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By Laila Kearney
NEW YORK (Reuters) - Oil slumped $5 a barrel on Monday, closing out its worst day since March, after an OPEC+ agreement to boost output stoked fears of a surplus just as rising COVID-19 infections once again threaten demand.
Crude oil's year-long recovery has stalled out over the last two weeks due to the prospect of new supply undermining the case for higher prices. With the Delta variant of the coronavirus spreading worldwide - fuelling a 70% rise in U.S. infections last week - funds bailed out of long positions on Monday across multiple risk asset groups, including stocks and the dollar. (Graphic on U.S. cases) https://graphics.reuters.com/HEALTH-CORONAVIRUS/USA-TRENDS/dgkvlgkrkpb
It is still unclear how the variant will affect oil demand. Consumption in the United States, the world's largest consumer of fuel, has steadily strengthened in recent weeks, but India, the third-biggest importer, has cut back imports due to oversupply and fears of reduced demand.
"The market is very fixated on the potential for the Delta variant exploding," said Phil Flynn, senior analyst at Price Futures Group in Chicago. "Because of that, we're getting a run on the bank."
Brent crude settled at $68.62 a barrel, losing $4.97, or 6.8%. U.S. oil futures for August delivery, which expires on Tuesday, settled at $66.42, down $5.39, or 7.5%. The September U.S. crude oil futures contract settled at $66.35, down $5.21.
The Organization of the Petroleum Exporting Countries and their allies, known as OPEC+, reached a compromise on Sunday to increase oil supply from August to cool prices, which had hit their highest level this month in more than two years.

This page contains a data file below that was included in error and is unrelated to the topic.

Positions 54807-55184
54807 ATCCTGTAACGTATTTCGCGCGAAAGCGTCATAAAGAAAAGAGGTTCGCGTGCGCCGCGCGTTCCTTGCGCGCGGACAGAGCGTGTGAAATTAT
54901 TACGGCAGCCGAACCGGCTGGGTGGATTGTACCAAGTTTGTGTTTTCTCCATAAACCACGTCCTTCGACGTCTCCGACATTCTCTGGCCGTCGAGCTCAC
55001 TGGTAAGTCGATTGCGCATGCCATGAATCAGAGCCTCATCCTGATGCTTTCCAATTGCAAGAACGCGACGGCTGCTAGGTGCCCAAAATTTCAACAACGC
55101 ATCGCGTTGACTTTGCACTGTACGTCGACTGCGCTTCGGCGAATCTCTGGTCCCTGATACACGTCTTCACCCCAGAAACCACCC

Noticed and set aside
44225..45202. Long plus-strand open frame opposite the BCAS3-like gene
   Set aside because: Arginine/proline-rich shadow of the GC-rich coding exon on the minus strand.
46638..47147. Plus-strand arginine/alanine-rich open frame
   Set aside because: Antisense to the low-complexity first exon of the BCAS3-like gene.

"We still face a significant deficit in terms of supply versus demand, but for now, the additional barrels are seen as enough to deflate and kill the recent rally," said John Kilduff, a partner at Again Capital in New York.
Given heavier trade volumes - with Brent futures trading 167% of the last session - it appeared funds were selling off, Kilduff said. "It absolutely has the look of a speculative liquidation here."
Some major banks have argued the market will continue to rally, with Goldman Sachs reiterating on Monday that it sees more upside. It said the OPEC agreement was in line with its view that producers "should focus on maintaining a tight physical market all the while guiding for higher future capacity and disincentivising competing investments."
However, the OPEC deal removes more of the supply curbs that have been a cornerstone of the market for a year. At present, OPEC+ is keeping about 5.8 million crude barrels per day out of the market, a figure that will drop by 2 million bpd by year-end.
"Longer term, free and additional production capacities from OPEC+ countries are the key reason why we see oil moving lower again," said Julius Baer analyst Carsten Menke.
A popular spread trade in the oil market - between the first two December futures contracts, December 2021 and December 2022 - narrowed to the smallest since June 1. A narrowing spread indicates that traders expect supplies to rise by the end of 2021.
(Reporting by Laila Kearney; Additional reporting by Noah Browning in London and Devika Krishna Kumar in New York; Editing by Marguerita Choy and Lisa Shumaker)